Top Lobbyists Swarm FCC Over Plug-and-Play

The FCC is hearing comments on whether it should adopt the cable industry’s OpenCable Applications Platform (OCAP) as a standard for nationally deployable two-way set-top boxes, and big-time representatives of major corporations are busy sharing their views with the commission.
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The FCC is hearing comments on whether it should adopt the cable industry’s OpenCable Applications Platform (OCAP) as a standard for nationally deployable two-way set-top boxes, and big-time representatives of major corporations are busy sharing their views with the commission.

Oct. 26, Comcast boss Brian Roberts and two of his top henchmen met with four of the five commissioners to plug OCAP and oppose DCR+, the solution proposed by the Consumer Electronics Associations.

The same day, officials from HBO, Starz!, Disney, News Corp., Viacom and NBC Universal managed to met with the legal advisors for all five commissioners to talk up OCAP, according to a FCC filing.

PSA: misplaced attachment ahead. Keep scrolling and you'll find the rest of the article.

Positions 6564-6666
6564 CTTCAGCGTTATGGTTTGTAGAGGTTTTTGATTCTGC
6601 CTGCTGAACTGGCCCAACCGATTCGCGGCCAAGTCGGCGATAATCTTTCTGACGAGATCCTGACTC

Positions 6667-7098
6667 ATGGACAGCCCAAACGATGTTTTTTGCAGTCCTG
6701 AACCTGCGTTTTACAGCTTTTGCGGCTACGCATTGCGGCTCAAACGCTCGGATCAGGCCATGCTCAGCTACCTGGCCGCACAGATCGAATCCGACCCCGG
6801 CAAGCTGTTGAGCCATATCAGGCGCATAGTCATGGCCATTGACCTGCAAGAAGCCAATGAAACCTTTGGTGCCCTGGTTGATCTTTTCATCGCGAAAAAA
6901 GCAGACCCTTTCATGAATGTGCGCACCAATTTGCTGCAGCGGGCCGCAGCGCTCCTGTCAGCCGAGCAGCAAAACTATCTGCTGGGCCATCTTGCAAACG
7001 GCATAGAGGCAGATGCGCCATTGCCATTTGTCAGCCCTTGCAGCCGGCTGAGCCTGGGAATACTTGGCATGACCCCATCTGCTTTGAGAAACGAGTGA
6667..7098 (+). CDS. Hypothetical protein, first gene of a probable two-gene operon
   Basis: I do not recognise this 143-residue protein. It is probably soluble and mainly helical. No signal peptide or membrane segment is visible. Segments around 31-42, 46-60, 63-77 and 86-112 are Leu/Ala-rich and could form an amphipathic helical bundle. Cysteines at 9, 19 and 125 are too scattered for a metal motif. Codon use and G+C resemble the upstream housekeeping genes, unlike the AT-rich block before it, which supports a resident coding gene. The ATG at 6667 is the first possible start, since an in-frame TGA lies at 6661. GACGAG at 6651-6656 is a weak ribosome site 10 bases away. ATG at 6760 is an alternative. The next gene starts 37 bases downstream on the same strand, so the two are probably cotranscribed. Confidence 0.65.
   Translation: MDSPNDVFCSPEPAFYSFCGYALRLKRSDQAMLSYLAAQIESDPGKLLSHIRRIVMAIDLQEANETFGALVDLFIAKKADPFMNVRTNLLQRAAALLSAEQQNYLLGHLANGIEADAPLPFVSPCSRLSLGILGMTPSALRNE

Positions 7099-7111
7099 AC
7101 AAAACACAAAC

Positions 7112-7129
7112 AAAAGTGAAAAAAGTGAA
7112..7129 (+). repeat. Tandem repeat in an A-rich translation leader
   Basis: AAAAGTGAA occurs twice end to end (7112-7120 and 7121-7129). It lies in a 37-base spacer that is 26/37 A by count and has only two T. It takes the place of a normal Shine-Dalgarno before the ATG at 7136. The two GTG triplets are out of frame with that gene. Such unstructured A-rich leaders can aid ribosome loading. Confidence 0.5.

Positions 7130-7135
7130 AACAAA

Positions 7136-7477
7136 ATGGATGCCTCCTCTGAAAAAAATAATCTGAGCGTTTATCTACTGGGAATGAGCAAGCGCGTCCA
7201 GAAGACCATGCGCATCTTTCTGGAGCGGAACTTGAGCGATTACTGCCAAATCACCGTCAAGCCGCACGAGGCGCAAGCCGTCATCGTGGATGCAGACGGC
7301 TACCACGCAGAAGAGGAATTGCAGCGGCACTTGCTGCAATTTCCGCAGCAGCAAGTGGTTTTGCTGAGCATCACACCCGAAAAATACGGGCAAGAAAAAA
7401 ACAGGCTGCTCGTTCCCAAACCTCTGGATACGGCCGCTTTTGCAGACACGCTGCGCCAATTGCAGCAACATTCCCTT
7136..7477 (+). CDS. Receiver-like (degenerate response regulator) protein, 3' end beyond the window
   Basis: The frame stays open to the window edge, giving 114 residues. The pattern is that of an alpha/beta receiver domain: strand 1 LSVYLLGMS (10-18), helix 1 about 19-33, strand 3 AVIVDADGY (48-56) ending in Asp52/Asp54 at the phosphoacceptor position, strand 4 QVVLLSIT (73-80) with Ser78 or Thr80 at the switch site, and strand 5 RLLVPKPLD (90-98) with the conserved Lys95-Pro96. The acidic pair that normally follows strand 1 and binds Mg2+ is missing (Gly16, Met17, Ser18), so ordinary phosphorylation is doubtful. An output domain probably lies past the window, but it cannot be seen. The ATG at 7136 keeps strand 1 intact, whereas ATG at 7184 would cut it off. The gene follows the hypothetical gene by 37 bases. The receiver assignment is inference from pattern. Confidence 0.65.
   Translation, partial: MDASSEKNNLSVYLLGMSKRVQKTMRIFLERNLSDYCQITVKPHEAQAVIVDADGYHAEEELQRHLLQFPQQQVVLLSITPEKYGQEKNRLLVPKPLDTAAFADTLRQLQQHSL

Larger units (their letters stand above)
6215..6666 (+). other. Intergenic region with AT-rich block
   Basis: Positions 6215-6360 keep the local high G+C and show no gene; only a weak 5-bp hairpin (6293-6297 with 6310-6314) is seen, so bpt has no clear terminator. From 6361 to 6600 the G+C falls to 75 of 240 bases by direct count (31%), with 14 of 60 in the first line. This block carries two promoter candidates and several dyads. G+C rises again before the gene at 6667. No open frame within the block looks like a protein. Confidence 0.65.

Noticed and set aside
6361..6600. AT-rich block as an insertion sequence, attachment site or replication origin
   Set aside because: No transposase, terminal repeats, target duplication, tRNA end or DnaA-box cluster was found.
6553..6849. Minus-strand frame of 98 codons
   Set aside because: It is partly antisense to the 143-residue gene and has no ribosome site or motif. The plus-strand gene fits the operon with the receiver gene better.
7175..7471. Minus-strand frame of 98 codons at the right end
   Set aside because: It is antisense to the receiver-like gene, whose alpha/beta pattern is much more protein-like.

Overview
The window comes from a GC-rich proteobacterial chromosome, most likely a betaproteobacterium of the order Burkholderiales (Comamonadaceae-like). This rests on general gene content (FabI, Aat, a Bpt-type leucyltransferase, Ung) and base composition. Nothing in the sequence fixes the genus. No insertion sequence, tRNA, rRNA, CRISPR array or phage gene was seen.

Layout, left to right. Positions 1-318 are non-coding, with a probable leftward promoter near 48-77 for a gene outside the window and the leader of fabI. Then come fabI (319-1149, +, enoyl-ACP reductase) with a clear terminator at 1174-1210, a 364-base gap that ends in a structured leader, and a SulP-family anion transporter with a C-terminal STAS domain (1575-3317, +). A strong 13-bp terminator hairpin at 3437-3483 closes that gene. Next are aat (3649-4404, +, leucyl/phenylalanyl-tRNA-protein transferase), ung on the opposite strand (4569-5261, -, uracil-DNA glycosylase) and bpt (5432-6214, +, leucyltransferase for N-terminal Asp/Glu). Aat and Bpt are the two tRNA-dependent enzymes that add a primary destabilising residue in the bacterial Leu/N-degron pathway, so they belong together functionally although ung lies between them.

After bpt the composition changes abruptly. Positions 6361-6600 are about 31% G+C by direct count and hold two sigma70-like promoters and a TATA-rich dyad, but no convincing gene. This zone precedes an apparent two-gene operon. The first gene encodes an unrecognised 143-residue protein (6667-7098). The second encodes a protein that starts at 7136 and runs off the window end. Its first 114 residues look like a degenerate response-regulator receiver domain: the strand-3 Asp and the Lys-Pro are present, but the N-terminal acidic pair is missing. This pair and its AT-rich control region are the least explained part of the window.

These companies and others, including many consumer electronics makers, have touted OCAP as the only platform would incorporate advanced functionality into consumer devices.

“Consumers reasonably expect that something called a ‘digital cable-ready’ device will let them have access to all of the cable services that are part of the package they have purchased,” the National Cable and Telecommunications Administration told the FCC this week. “But DCR+ devices, were they ever to be built, could only receive a limited number of existing services, will receive no new future services, and will not let cable consumers see and use cable services in the way that they purchased them.”

NCTA also says DCR+ products will not be available in time for the 2008 holiday shopping season, whereas OCAP products are already available. NCTA also wants OCAP technology to be the standard for all multichannel video providers, not just cable.

CEA has countered that DCR+ is an alternative, lower-priced solution that would give viewers a choice; it has also said that the FCC would abdicate too much authority to industry consortium CableLabs under the NCTA plan.